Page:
Cllr Gerry McGarvey, Convener of Stirling Council’s Community Planning and Regeneration Committee, said: “Hosting the Scottish Album of the Year Award is absolutely fantastic news for Stirling and reaffirms the area’s reputation as a top events location. Stirling sits in the heart of Scotland and beats to the rhythm of a dynamic and diverse music scene so the city is the perfect stage for this special celebration of Scottish music in the historic Albert Halls. Projecting the cherished lyrics of Dougie McLean onto the iconic Wallace Monument is a fitting way to mark this exciting announcement, showcasing Stirling’s incredible history and creative spirit to people across the country. It’s also a powerful statement that Stirling is bouncing back following the challenges of the pandemic with the return of a wide range of major events and festivals and is ready to welcome people from across the world.”
Artists, music fans and labels can look forward to eligible album submissions for The SAY Award 2022 opening on Friday 1st July. From classical, electronic, hip-hop, jazz, pop, rock and trad, The SAY Award album submissions reflect the ever-changing and diversified Scottish music scene, demonstrating the strength and cultural impact of the country’s musical output. Once all eligible albums have been collated, 100 impartial ‘Nominators’, chosen from sectors including journalism, music retail and music venues across Scotland, nominate and rank their five favourite albums in order of preference. The SMIA assigns a score to each title in a Nominator’s Top 5, before announcing the 20 highest scoring albums as The SAY Award Longlist.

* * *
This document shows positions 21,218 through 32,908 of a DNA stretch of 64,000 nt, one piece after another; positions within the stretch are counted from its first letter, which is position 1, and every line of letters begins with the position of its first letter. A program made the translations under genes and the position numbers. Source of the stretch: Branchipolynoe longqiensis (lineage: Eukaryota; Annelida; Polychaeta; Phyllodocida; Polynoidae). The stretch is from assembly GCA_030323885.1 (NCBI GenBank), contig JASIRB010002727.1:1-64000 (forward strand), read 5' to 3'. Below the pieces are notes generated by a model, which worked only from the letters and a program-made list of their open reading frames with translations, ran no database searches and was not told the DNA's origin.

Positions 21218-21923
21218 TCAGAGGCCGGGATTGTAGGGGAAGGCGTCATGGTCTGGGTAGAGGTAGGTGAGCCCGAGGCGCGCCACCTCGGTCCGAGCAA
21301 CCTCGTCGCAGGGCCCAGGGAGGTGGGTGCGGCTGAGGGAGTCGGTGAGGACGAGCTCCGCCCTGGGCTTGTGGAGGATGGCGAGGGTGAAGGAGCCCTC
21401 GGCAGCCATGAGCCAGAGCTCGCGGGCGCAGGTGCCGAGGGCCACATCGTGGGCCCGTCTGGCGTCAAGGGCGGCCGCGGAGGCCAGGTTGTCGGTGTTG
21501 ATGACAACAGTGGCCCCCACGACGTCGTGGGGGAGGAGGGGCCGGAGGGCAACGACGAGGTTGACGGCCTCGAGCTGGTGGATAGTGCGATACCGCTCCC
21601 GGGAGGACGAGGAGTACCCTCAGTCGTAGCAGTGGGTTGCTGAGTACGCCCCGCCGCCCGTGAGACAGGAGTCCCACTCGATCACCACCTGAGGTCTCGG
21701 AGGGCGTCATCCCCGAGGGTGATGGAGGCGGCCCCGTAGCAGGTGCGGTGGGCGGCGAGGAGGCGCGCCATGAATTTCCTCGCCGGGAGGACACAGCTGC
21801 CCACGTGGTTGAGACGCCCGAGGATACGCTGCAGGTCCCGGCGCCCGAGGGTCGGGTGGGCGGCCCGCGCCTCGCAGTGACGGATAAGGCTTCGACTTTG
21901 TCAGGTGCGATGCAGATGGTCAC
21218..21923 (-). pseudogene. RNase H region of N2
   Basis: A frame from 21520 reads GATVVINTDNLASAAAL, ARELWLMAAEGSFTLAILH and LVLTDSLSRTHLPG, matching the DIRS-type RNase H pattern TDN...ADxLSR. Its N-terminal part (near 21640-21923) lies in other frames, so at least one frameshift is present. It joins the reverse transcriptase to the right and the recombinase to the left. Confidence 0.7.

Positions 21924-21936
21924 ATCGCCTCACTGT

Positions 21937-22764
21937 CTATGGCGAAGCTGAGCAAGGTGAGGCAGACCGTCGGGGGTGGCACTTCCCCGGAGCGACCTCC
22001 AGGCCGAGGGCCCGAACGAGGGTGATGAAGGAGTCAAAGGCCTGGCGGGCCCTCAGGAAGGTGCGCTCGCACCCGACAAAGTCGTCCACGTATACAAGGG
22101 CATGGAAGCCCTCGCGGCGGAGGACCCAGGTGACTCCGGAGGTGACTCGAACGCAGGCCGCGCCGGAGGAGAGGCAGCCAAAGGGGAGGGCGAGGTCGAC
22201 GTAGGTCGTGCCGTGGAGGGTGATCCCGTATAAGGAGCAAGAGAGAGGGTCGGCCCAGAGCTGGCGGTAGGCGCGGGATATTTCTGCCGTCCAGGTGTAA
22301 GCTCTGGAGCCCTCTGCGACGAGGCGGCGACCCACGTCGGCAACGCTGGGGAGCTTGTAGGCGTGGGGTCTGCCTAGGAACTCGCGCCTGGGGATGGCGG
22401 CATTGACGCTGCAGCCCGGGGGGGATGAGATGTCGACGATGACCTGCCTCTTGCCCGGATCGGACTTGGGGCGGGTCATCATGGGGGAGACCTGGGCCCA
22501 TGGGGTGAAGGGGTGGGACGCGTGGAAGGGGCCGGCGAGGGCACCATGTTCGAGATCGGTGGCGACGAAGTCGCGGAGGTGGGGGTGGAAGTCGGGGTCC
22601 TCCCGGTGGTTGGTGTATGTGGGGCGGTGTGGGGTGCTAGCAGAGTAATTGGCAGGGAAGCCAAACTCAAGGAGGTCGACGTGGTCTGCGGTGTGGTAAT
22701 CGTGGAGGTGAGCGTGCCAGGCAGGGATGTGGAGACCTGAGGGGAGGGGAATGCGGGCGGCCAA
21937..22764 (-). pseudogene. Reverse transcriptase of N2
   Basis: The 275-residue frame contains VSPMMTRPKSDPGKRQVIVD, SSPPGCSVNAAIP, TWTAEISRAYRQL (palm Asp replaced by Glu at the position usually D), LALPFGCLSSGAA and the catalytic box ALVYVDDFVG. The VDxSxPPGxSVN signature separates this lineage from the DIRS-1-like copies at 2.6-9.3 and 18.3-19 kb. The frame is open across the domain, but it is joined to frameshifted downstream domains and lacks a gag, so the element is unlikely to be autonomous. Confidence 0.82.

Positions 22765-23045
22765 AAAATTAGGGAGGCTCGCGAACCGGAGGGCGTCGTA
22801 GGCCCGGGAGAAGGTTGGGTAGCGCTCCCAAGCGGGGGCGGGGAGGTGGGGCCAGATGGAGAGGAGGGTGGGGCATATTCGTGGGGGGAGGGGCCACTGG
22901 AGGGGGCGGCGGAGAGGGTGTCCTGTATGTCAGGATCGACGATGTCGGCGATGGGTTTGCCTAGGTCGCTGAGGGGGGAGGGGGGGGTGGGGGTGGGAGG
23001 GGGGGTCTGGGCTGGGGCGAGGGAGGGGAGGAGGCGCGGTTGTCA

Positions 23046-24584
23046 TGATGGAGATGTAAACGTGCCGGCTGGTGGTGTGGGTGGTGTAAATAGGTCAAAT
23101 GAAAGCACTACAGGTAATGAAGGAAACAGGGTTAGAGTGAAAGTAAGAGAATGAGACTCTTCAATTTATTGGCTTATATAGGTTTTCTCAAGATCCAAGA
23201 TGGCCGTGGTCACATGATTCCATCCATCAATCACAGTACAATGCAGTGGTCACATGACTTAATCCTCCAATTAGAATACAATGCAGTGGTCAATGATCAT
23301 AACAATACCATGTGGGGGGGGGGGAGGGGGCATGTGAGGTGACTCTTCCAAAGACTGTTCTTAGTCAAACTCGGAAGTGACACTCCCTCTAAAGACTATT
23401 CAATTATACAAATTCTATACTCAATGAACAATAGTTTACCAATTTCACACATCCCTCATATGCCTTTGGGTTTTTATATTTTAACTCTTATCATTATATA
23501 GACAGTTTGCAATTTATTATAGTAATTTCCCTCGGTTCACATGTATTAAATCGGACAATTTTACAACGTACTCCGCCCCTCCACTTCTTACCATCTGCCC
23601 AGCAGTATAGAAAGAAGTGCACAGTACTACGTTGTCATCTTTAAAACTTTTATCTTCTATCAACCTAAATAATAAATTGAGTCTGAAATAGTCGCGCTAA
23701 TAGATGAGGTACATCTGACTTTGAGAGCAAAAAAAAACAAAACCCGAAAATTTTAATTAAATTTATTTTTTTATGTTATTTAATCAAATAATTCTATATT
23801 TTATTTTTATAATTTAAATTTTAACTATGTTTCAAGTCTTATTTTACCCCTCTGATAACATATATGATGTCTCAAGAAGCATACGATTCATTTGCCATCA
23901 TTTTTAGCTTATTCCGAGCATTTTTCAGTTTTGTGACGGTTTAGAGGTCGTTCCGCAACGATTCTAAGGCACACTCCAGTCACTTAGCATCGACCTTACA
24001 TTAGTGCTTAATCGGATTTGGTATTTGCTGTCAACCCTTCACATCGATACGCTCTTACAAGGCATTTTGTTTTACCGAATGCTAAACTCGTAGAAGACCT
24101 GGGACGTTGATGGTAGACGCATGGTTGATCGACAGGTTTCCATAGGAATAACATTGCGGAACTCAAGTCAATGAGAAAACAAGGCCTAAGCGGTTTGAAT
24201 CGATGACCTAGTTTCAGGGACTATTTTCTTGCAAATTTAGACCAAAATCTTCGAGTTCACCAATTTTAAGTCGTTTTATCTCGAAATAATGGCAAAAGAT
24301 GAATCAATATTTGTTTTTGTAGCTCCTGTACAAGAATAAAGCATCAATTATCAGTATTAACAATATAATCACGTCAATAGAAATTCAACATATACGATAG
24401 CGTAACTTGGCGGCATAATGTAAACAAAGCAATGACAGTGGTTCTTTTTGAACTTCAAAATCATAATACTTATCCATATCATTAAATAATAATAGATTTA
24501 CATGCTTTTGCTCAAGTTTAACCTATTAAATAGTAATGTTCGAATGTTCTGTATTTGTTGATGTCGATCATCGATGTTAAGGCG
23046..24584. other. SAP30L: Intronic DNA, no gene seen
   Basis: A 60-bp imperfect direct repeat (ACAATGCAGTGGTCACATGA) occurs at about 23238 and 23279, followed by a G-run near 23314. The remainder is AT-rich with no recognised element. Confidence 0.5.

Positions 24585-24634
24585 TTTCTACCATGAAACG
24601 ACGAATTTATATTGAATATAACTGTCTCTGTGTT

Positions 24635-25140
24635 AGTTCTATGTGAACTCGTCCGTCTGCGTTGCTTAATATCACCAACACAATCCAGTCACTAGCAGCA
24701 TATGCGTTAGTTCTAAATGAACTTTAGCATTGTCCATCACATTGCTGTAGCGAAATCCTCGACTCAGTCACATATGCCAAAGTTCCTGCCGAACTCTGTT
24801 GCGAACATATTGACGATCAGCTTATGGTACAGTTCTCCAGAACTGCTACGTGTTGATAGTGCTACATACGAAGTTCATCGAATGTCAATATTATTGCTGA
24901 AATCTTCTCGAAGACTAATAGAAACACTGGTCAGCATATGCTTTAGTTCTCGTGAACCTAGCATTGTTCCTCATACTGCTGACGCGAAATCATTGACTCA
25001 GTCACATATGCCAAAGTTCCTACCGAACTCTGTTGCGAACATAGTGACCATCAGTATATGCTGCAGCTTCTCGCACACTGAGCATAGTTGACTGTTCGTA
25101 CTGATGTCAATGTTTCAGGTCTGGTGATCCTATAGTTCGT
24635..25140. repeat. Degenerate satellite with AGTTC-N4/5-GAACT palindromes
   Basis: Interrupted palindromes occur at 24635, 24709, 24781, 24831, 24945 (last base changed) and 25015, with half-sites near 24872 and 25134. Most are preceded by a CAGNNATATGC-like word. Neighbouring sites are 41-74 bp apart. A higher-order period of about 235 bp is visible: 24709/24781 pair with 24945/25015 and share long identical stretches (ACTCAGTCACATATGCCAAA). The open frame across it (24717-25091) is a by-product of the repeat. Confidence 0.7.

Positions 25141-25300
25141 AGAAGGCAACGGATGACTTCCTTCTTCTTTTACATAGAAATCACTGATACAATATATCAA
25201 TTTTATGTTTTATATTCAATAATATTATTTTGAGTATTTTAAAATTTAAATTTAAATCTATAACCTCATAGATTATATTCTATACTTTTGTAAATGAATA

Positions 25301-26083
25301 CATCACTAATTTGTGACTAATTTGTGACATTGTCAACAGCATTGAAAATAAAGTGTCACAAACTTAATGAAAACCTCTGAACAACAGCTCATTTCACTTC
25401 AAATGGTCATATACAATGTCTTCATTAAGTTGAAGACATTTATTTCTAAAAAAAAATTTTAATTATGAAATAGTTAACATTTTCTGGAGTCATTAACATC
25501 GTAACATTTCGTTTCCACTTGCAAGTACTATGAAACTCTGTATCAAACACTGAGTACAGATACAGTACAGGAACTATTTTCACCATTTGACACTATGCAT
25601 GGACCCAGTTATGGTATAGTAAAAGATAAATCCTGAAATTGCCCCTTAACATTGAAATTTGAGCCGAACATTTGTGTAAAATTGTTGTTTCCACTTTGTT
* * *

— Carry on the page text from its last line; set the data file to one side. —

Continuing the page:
The Longlist will then be whittled down to a Shortlist of 10 albums, one of which will be chosen by music fans via a 72-hour online public vote. The remaining nine albums will be chosen by The SAY Award judging panel, who will then reconvene at the ceremony to decide on 2022’s winner.
This year will also see the return of the Modern Scottish Classic Award and The Sound of Young Scotland Award, both of which were introduced last year. Recognising an outstanding album from Scotland’s past that still inspires today, the artists making up 2022’s SAY Award Longlist will be tasked with choosing the winner of the Modern Scottish Classic Award, which last year was won by Frightened Rabbit’s ‘The Midnight Organ Fight’. To support and drive Scottish music of the future, The Sound of Young Scotland Award also offers a young and emerging Scottish artist the chance to record their debut album. Having been won last year by Edinburgh-based LVRA, 2022’s winner will be chosen by a panel of previous SAY Award Nominees, and further details will be published in due course.